soop Sat 03-Mar-18 15:02:27

I take Amitriptyline for fibromyalgia. I sleep soundly. Experience weird and wonderful dreams (which I can hardly recall on waking).

Baggs Sat 03-Mar-18 15:30:02

I was prescribed it for fibromyalgia too. 65mg a day, split between a morning dose and an evening one, makes a big difference though I still need other painkillers as well. I was taking those already and had been for over thirty years.

I might die before I get dementia. I need to be able to live properly now.

Baggs Sat 03-Mar-18 15:31:25

Oh yes, I sleep better than I was doing too though I still wake needing the loo, usually twice.

soop Sat 03-Mar-18 15:36:01

Baggs If I had to wee just twice a night, I would be delirious with happiness. Five trips is about par for the course with me. The frontal prolapse is partly to blame.

Baggs Sat 03-Mar-18 15:50:41

Blimmin' 'eck, soop! You know you have my sympathy 😘

Bathsheba Sat 03-Mar-18 16:18:55

soop I can relate to that. I had surgery a year ago for rectal prolapse, which has improved the night weeing at bit but hasn't stopped it altogether. I used to wake needing a wee anything up to 8 times a night. Now it's 2 or 3 times, maybe 4 if I've risked a late evening cuppa!
I was prescribed amitriptyline as a muscle relaxant to help me sleep and avoid being disturbed by arthritis and carpal tunnel syndrome. I didn't honestly find it made a lot of difference, possibly because the need to wee overrode the sleep inducing effects of the drug. So I stopped taking it. Glad now that I did - I hadn't known about the increased dementia risk.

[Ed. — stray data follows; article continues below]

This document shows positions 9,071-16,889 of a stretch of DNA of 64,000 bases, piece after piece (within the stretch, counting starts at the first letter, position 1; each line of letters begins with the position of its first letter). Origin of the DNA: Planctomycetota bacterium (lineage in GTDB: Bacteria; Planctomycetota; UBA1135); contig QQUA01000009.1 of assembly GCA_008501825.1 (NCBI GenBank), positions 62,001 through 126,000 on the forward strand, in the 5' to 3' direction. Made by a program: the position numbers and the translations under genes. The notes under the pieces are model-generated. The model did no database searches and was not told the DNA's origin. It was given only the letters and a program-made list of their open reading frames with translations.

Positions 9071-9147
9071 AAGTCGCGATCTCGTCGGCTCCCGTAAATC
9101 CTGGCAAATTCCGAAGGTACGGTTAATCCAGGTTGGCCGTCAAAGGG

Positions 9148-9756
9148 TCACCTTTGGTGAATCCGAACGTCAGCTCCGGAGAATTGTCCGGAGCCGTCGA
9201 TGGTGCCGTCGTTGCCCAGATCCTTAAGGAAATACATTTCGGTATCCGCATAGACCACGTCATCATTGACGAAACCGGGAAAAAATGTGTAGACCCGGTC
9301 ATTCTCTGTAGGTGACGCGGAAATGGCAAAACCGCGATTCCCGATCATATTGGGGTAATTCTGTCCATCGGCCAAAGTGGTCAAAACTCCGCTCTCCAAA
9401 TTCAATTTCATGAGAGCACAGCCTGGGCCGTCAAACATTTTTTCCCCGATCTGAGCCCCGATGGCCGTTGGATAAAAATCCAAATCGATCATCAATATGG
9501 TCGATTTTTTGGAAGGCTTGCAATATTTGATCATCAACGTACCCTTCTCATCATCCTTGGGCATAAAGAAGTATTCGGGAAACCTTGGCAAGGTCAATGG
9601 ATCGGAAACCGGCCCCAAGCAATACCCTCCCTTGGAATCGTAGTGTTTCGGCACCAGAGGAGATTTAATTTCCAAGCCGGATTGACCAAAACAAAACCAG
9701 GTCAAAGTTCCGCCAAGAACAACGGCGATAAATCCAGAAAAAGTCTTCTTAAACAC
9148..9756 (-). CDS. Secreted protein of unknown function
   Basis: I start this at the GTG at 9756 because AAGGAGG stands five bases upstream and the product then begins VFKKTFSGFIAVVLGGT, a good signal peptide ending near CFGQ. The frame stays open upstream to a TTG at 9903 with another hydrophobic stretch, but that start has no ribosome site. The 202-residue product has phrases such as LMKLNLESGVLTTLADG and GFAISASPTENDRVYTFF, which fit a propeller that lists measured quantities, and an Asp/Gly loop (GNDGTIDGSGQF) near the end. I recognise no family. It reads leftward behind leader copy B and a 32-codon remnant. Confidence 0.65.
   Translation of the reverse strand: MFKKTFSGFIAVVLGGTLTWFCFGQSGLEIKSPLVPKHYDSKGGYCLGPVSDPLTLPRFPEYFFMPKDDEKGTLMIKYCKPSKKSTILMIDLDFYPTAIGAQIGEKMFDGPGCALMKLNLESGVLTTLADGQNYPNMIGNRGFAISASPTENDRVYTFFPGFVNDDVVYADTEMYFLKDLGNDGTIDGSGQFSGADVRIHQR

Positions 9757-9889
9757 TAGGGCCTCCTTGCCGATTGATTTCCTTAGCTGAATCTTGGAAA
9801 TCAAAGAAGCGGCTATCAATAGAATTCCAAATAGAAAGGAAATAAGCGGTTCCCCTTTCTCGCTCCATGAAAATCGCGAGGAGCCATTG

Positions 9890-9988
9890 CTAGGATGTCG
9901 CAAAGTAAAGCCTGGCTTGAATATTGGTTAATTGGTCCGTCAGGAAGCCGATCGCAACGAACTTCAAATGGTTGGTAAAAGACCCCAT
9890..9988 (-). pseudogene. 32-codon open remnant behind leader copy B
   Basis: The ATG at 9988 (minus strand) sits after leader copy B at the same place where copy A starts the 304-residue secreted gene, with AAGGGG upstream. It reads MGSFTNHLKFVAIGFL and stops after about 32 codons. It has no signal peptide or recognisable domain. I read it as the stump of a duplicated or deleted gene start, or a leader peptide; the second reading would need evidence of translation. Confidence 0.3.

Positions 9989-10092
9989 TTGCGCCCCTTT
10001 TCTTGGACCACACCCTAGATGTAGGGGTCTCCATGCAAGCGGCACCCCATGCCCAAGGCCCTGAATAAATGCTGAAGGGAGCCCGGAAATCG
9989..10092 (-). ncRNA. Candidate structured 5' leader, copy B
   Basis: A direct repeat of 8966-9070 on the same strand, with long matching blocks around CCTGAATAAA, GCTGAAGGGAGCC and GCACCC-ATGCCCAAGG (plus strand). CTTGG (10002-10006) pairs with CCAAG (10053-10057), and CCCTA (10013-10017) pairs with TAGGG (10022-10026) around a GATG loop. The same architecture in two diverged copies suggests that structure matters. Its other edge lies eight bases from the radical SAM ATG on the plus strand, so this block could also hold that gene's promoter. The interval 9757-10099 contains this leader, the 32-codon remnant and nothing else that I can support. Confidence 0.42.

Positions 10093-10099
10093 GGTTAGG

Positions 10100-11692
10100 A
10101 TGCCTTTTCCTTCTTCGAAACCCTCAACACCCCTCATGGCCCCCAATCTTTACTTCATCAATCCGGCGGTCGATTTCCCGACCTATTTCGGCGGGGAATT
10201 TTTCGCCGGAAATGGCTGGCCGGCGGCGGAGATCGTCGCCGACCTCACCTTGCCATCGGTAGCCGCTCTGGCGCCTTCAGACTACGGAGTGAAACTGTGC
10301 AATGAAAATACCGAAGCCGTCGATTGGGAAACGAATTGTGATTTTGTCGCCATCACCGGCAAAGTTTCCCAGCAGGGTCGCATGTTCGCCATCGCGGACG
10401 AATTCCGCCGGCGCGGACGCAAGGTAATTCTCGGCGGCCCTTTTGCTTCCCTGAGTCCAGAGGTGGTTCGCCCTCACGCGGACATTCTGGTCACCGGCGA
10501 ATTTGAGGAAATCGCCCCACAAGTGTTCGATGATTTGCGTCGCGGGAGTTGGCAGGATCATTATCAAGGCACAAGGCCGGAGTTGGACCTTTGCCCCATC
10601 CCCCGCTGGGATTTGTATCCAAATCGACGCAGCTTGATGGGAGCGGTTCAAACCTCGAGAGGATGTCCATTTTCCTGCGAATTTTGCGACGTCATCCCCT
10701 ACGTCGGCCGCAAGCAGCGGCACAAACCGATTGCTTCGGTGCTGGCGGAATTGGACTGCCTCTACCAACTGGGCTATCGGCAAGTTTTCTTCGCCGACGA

Bathsheba Sat 03-Mar-18 16:19:43

*a bit.

gillybob Sat 03-Mar-18 17:43:57

I found it impossible to take these and get up and drive to work . I felt very fuzzy and floaty . Probably okay if you don’t have to get up and out early . Otherwise too dangerous .

silverlining48 Sat 03-Mar-18 17:47:36

My gp suggested I take these for insomnia, think I will speak to him again about alternatives. I too don’t need more of a dementia risk, both parents had it. That’s a big enough risk as far as I am concerned. V

Floradora9 Sat 03-Mar-18 17:56:47

Do not want to alarm anyone but read this link
I kept thinking it was worth the risk but have changed my mind . I might well change it again if things get too bad. I never had fuzzy head in the mornings just a good night's sleep and not waking before 6 am as I do now.

eddiecat78 Sat 03-Mar-18 17:58:13

I was originally prescribed these about 20 years ago for depression and have continued to take it for nerve pain and other things. However I have become increasingly concerned that it is actually making my IBS worse (one of its side effects is constipation) so I am very slowly coming off it. I am also concerned about the link that these type of drugs have to increased risk of demention. I am currently suffering from a lot of back pain which is often treated with amitriptyline but I think the risks are too great to continue with it.

Baggs Sat 03-Mar-18 22:14:41

I wake before six but that's because I'm a natural lark and I go to bed early. The amitriptylline doesn't alter that.

I did used to wake with a headache but that has stopped since I changed to taking the higher dose in the morning and the lower dose at night, opposite to what my GP first suggested. Last time I spoke to him on the phone about repeat prescriptions I just told him of the change I'd made and he altered his records.

'Course it could be my head is always fuzzy so I wouldn't notice 😉

ladyjane10 Sat 17-Mar-18 23:52:58

I take large doses of amitriptyline For secondary progressive Multiple sclerosis. I take it for neurogenic pain. Its like red hot pokers and electric shocks. The amitriptyline stops this. I did not know about its links with dementia so thank you all who have said this. I have three doctors in my family and none of them have said a word about this drug. I am going to get in touch with my MS nurse on Monday morning. I can live with pain, but not with dementia.

Fennel Sun 18-Mar-18 12:50:12

shock LadyJane -
Commiserations to you.
For me, who has plain old insomnia 4 or 5 nights a week, I should be grateful it's not worse.